Two 230-kV transmission lines open to competitive solicitation in California attracted nine bids.
The California ISO in its 2012-2013 transmission plan, which was approved in March, identified and opened up to competition the 11-mile Sycamore-Penasquitos line, estimated to cost between $111m and $211m, and the 59-mile Gates-Gregg line, estimated to cost between $115m and $145m.
The two-month competitive solicitation process for the projects closed June 3.
Though the lines are reliability projects, they also meet public policy and/or economic needs. Under the ISO’s tariff, projects that generate public policy or economic benefits are open to competition.
Abengoa T&D, Elecnor, San Diego Gas & Electric (SDG&E) and TransBay Cable submitted proposals for Sycamore-Penasquitos, and Elecnor, Isolux Infrastructure, Pacific Gas & Electric and MidAmerican Transmission, Pattern Energy Group and Pittsburg, and TransBay Cable submitted proposals for Gates-Gregg.
Sycamore-Penasquitos, a reliability project, is a possible alternative to policy-driven transmission projects that would otherwise be needed to meet California’s renewable portfolio standard, the ISO said. The project has a targeted in-service date of 2017.
“The dynamic reactive support could provide near-term benefits for addressing the current [San Onofre Nuclear Generating Station (SONGS)] outage if current efforts to convert Huntington Beach units 3 & 4 to synchronous condensers are not successful and would provide longer-term benefits (with or without the Huntington Beach synchronous condensers) for mitigating any future long-term outage of SONGS,” the ISO said in the plan.
The Sycamore – Penasquitos line was originally part of the Sunrise Power Link Project, which Cal-ISO approved in 2006. However, the 11-mile segment was subsequently removed from the project.
Gates-Gregg is a reliability project but is eligible for competitive solicitation because of its additional policy and economic benefits, the ISO said. The ISO said the line would be needed in the 2022 time frame but said that an earlier in-service date can be rationalized because of the benefits it provides and can be explored in more detail in the competitive solicitation process.
Sycamore-Penasquitos runs between substations owned by SDG&E, and Gates-Gregg runs between substations owned by PG&E.
2012-2013 transmission plan
Cal-ISO identified 41 projects, totaling about $1.75bn, in its 2012-2013 transmission plan.
Of these, five are new transmission projects, including the Sycamore-Penasquitos line:
- Rerouting Southern California Edison’s $36m, 500-kV Eldorado-Lugo line, scheduled for completion in 2020
- Equipment upgrades on the Eldorado-Lugo line, scheduled for 2016 and estimated to cost $121m;
- Upgrading the 230-kV line between PG&E substations Warnerville and Bellota, scheduled for completion in 2017 and estimated to cost $28m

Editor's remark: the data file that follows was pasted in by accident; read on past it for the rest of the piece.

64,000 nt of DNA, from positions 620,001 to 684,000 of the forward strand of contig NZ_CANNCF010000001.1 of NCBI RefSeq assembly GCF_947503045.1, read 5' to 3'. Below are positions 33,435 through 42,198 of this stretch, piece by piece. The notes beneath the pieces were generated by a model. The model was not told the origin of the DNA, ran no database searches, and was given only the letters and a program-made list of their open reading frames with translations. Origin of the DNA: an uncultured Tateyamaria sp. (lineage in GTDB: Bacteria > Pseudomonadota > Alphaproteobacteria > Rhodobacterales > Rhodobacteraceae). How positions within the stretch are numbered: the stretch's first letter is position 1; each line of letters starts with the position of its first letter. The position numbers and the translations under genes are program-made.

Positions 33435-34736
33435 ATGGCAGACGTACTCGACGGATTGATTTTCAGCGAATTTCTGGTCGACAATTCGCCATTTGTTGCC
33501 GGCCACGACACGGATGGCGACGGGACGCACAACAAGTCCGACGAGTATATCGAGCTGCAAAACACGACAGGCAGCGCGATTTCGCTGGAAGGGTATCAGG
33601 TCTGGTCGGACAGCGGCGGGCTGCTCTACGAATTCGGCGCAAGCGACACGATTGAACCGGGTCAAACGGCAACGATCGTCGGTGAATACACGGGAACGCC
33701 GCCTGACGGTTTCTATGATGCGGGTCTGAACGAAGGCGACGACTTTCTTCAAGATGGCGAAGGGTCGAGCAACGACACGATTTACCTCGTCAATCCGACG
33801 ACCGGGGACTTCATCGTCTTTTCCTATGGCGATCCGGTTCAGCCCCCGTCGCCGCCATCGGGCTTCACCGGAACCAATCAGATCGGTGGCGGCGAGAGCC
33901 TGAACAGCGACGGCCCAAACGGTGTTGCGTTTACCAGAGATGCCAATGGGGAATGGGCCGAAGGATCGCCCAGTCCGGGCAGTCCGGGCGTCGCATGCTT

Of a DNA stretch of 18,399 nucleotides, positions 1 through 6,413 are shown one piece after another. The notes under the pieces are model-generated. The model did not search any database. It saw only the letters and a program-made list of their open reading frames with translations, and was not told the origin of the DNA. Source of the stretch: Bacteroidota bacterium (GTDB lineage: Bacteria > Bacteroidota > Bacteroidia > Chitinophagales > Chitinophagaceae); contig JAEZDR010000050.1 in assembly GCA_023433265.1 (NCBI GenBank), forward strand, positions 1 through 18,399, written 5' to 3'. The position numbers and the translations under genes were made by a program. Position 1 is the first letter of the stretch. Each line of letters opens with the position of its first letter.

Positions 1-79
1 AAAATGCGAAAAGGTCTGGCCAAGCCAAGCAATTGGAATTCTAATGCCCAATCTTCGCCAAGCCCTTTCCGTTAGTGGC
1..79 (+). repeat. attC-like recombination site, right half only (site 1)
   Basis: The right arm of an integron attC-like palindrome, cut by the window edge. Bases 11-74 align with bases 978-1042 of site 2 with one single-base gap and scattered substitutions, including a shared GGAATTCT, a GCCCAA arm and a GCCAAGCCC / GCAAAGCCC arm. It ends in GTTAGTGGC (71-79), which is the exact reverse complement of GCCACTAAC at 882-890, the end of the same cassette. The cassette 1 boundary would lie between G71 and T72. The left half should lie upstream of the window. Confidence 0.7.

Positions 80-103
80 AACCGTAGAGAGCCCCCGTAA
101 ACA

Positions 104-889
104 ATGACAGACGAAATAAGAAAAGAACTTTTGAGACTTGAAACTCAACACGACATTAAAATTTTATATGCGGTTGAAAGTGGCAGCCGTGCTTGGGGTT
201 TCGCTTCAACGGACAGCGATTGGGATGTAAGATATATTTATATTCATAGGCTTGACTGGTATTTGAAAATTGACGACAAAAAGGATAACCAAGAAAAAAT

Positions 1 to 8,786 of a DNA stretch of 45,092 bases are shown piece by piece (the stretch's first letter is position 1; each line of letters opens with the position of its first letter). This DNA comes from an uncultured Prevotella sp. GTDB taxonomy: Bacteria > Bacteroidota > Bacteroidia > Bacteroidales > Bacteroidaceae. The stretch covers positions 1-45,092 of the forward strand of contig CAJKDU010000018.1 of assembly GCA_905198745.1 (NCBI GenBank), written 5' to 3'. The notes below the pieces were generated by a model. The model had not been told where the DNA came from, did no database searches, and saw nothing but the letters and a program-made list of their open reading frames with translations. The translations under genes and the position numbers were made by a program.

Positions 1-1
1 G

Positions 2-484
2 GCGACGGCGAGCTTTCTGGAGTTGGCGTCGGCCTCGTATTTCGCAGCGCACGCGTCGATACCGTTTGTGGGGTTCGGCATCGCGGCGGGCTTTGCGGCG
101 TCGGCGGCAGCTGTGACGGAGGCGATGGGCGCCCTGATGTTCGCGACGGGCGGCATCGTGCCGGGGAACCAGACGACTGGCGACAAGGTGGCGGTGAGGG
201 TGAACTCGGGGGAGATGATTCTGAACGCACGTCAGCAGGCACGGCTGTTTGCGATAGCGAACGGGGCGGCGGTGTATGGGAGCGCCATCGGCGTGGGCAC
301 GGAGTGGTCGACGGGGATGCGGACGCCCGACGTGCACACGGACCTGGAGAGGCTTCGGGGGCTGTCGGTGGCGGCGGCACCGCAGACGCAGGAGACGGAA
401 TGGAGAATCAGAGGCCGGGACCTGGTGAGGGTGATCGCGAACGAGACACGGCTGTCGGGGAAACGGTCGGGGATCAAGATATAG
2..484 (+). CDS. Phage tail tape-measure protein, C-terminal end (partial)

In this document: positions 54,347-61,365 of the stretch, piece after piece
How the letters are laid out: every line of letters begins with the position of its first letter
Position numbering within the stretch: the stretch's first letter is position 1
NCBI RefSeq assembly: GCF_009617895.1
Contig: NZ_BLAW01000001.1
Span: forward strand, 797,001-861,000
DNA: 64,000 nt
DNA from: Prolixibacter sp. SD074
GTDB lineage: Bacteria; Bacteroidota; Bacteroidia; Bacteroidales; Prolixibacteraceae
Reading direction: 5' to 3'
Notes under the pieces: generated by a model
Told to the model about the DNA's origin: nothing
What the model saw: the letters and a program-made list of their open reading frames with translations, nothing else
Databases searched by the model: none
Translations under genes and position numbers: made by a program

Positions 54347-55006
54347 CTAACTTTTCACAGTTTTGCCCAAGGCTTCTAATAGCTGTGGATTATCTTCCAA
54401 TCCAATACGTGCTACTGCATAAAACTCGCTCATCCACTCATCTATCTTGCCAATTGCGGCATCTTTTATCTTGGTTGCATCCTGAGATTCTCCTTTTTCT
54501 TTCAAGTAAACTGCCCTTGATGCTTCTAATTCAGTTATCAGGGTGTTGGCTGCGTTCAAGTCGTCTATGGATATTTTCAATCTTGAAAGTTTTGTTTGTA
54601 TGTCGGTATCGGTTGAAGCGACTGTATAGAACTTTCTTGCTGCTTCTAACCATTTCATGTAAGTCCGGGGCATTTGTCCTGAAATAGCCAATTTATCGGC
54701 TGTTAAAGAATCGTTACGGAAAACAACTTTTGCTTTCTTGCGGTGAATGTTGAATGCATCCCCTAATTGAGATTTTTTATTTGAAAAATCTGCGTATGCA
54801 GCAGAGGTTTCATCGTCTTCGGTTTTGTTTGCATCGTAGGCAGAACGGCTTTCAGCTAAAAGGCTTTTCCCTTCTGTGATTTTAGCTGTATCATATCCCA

- Upgrading the 115-kV line between PG&E’s Wilson and Le Grand substations in Merced County, scheduled for completion in 2020 and estimated to cost $15m.
The remaining 36 projects total $1.35bn and are needed to maintain reliability. Of these, eight projects total $907m; the remaining 28 projects cost less than $50m each and total $436m.
PG&E is responsible for 31 of the 36 projects, worth an investment total of $1.2bn. SDG&E is responsible for the remaining five, estimated to cost $175m.
“The majority of identified reliability concerns are related to facility overloads or low voltage,” Cal-ISO said in the plan. “Therefore, many of the specific projects … include line reconductoring and facility upgrades for relieving overloading concerns, as well as installing voltage support devices for mitigating voltage concerns.”
The eight largest projects include the Atlantic-Placer 115-kV line; Gates #2 500/230-lV transformer addition; the Gates-Gregg 230-kV line; the Midway-Andrew 230-kV line; the Northern Fresno 115-kV reinforcement; the Lockeford-Lodi Area 230-kV development; the addition of reactive support at the Talega 230-kV substation; and the addition of dynamic reactive power source in the vicinity of the SONGS switchyard, called the Orange County Dynamic Reactive Support project.
PG&E identified the San Francisco peninsula as particularly vulnerable to lengthy outages in the event of extreme contingencies (NERC Category D). The ISO said further studies have been initiated to determine reinforcement needed for this area.
No new major transmission projects are required to be approved by the ISO to help the state meet its 33% renewable portfolio standard.
Five transmission projects will support renewable energy goals, including the Tehachapi, Colorado River-Valley 500-kV and Eldorado-Ivanpah 230-kV lines, all estimated to enter service in 2013; the Sunrise Powerlink, which entered service in June 2012; and the Carrizo Midway reconductoring, scheduled to enter service in 2013.